The A.B.C., that semi-elected, semi-nominated body of a few score persons, controls the Planet. Transportation is Civilisation, our motto runs. Theoretically we do what we please, so long as we do not interfere with the traffic and all it implies. Practically, the A.B.C. confirms or annuls all international arrangements, and, to judge from its last report, finds our tolerant, humorous, lazy little Planet only too ready to shift the whole burden of public administration on its shoulders.

Yes, I have been accused of being a conspiracy theorist. What threat are we acting against here? What crime are we pre-empting? At present, individuals can engage in "regulatory arbitrage" operating in areas in which regulation is less onerous. As if it isn't bad enough to have countries increasing control of communications within their own borders, they are now willingly giving up sovereignty in exchange for a global reach?

There are two ways to look at this. On the one hand, it may be that the cases raised by such an agreement would open more eyes to the problems with intellectual property. But this is an unreasonably rosy outcome. The more likely result is that Romanian cops will (with the cybercrime convention in place) be searching your hard drive--with US complicity--in the next few years.

Inverting the Status Quo (2)

llywrch (9023) | more than 13 years ago | (#157085)

> What it boils down to is, "in case of conflict between two countries' laws, the most severe one takes precedence".

True. Until this treaty was noised about, the rule of the Internet was that the country or nation with the most liberal or free laws in practice prevailed. This proposed treaty will turn the whole matter on its head.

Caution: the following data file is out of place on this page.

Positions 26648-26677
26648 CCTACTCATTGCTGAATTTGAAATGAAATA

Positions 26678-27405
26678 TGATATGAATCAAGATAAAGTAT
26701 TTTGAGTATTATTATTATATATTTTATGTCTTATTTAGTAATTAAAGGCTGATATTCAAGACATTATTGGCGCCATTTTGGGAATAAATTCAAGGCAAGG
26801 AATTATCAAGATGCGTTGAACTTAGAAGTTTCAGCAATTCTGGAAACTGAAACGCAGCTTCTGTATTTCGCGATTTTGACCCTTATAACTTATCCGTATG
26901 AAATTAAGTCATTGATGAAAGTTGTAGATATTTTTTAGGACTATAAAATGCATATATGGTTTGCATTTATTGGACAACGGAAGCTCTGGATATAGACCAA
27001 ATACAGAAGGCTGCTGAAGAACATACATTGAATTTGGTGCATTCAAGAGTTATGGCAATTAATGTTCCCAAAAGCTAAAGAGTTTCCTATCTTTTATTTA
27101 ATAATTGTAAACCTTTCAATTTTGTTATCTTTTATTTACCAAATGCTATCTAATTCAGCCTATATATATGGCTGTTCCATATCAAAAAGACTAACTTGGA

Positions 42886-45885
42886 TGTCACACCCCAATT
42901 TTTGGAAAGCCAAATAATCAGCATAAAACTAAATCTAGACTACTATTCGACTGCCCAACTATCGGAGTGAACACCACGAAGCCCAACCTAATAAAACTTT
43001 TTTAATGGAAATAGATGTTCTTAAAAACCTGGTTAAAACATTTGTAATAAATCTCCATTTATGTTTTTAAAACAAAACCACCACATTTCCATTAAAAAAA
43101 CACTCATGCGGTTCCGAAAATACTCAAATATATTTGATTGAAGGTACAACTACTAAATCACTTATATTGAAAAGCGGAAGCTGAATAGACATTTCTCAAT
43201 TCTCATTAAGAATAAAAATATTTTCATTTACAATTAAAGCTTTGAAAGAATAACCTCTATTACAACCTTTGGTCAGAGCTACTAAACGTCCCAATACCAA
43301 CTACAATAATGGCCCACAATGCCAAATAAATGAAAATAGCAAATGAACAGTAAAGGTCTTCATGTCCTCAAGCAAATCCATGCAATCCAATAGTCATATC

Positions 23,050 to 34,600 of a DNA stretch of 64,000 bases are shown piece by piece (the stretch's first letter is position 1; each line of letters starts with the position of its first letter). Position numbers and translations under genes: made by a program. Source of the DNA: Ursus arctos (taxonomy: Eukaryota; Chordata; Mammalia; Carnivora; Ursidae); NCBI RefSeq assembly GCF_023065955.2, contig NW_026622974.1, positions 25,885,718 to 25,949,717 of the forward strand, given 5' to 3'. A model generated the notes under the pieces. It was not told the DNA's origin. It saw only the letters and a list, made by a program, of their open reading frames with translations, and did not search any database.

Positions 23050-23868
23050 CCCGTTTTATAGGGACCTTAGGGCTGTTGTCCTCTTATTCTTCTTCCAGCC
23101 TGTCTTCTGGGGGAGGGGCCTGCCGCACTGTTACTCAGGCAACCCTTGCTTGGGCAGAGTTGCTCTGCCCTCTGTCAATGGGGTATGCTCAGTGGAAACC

>This is absolutely insane, and will only contribute to widespread contempt of the very concept of Law.

I wish it were as simple as that.

For about ten years now, the Internet has been a valuable tool for investigating what some people want to keep hid, & sharing information despite censorship. Now the (literally) Barons of Big Business have noticed this, & want to tie us back to the soil of our national regulations. (Who else would be pressuring so hard for this kind of screwy logic in applying laws?)

Too bad RMS did not propose a way we, the average folk, might apply pressure against this fettering proposal.

Geoff

Agreed - Security Council worse than ineffectual (1)

Infonaut (96956) | more than 13 years ago | (#157086)

The "peacekeeping" mission in Somalia wasn't, because there was no peace to keep. Then it became a "peacemaking" operation, and we jumped right into "nation building". What a joke, a parody of a military operation. We raised people's hopes just enough to dash them. Thank you, UN!